For example in the tile incident, there is the worthy explanation (people make mistakes) and the unworthy explanation (someone was filled with hatred towards all of civilisation and chose to express it by deliberately placing a tile in a slightly wrong position.) By drawing our attention to the tile, the joke sets up the first explanation in our minds, and then suddenly switches to the second. Hence, humour.

This is why jokes aren’t funny the second time: the switch is no longer expected.

This is also how my favourite joke (The Reverse Aristocrats) works. It relies upon the audience knowing The Aristocrats, and then telling them a very long story which does not become obscene in any way. At some point they will realise this. The “worthy” story (a conventionally filthy telling of The Aristocrats) is replaced with an “unworthy” one (an entirely banal and unremarkable tale which you are wasting your time by listening to) unexpectedly. The longer the teller draws it out the more “unworthy” the second story becomes and so the more funny it is.

EJ (The Other One)
6 years ago

I’m going to vent for a moment.

Can we as humanity just agree to learn to differentiate “what I am romantically attracted to” from “what I think is a good idea”? Aaaargh.

Last night I had a conversation with several people, one of whom was a very loud (and slightly drunk) woman who explained to everybody how she thought that men being sensitive and intelligent was a bad thing. Real men were strong, silent and authoritative, she explained; they didn’t negotiate but just took what they wanted.

Sadly, several men agreed with her and started talking about how “real women” were a pleasure to work with and to date, but all these modern women had strayed from the template in ways that were unacceptable. Society would be better, they opined, if everybody [insert a list of bullshit genderbinaries that I don’t want to type out.]

Did I stay silent? Yes I did, because it wasn’t my event and I didn’t want to be blamed for ruining it by starting an argument. Reader, you may have read my work before, and if so you may understand that this was difficult for me.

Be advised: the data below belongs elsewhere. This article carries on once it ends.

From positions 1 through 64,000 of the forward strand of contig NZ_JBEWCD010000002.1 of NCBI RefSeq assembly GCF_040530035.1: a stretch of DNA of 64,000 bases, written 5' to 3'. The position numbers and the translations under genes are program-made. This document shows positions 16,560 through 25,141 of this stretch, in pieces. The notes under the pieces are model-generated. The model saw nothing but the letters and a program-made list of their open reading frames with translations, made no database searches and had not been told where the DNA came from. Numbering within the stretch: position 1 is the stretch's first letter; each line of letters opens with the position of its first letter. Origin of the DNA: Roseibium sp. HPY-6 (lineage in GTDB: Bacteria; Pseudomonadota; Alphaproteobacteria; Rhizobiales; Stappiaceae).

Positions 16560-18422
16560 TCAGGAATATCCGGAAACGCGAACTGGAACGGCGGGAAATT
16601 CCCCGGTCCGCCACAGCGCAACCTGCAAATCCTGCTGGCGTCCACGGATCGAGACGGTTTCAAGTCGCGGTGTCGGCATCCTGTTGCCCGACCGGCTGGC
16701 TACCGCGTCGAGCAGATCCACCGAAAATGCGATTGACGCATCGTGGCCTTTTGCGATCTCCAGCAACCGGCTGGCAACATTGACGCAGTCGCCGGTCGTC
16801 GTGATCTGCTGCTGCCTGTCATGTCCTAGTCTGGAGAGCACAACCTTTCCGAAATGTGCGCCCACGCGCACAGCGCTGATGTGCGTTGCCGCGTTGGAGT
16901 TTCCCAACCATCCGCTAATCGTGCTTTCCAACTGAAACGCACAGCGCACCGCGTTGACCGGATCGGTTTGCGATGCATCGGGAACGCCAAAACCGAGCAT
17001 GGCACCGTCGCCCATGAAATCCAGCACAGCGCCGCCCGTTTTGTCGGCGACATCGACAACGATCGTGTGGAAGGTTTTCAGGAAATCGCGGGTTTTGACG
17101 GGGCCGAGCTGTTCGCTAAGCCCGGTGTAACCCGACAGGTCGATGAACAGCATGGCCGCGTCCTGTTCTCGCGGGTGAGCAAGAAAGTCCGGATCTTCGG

Brony, Social Justice Cenobite

Re: Humor and jokes.
I think I’m just going to call the second one a “conceptual juxtaposition” and go from there. I’m not sure about how emotion gets transferred, shunted or whatever else functionally happens anyway.

How is your name pronounced? I want my internal monologue more accurate while I read.

I think that topics like this are things where anyone can have a contribution. We are still working it out and if we all experience the mental phenomena in question a perspective that helps to figure it out can come from anywhere. A study would be nice, but it’s just me and I have limited resources. Besides, plenty of things in psychology originate from people just thinking about what we already know and talking to other people about it.

As for Jerry Seinfeld’s joke. I think you’re missing a part of humour – humour as social lubricant. Jokes and humour are meant to ease people, they’re a sign of friendship and easy communication.

I am admittedly deemphasizing the social lubricant aspect of humor here, but I’m not neglecting it and I will be addressing it. My main focus will be on how when group psychology is thrown in what is a social lubricant to one group (sexist bigots and insulting juxtapositions) becomes social weapons against another (feminists, and muslims as a secondary target). Humor is a phenomena that changes according to a lot of variables: